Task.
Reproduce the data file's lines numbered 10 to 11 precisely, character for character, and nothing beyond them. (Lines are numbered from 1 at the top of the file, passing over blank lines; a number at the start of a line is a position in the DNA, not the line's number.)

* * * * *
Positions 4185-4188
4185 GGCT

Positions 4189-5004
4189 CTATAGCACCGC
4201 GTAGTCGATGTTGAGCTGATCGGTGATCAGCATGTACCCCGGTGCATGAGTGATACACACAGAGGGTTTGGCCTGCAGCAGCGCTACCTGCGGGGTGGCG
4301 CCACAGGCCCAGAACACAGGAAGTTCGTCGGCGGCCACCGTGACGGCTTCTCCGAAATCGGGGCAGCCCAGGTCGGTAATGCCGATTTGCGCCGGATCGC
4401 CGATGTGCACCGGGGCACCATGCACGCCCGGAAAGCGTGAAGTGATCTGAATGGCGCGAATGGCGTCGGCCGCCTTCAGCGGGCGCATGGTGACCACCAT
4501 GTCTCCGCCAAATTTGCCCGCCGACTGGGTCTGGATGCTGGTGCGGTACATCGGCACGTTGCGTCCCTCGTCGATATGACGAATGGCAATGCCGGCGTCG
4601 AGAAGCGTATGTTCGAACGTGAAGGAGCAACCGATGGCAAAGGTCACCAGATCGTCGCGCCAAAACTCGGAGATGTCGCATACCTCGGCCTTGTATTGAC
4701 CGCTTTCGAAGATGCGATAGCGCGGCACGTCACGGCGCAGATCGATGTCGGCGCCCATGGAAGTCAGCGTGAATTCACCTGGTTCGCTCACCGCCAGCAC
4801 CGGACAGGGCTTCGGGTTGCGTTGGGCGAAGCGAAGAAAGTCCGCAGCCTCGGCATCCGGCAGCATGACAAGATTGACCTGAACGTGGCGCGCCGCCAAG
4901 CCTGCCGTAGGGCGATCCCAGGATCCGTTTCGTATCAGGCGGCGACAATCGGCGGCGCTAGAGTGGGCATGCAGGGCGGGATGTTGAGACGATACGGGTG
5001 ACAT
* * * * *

4701 CGCTTTCGAAGATGCGATAGCGCGGCACGTCACGGCGCAGATCGATGTCGGCGCCCATGGAAGTCAGCGTGAATTCACCTGGTTCGCTCACCGCCAGCAC
4801 CGGACAGGGCTTCGGGTTGCGTTGGGCGAAGCGAAGAAAGTCCGCAGCCTCGGCATCCGGCAGCATGACAAGATTGACCTGAACGTGGCGCGCCGCCAAG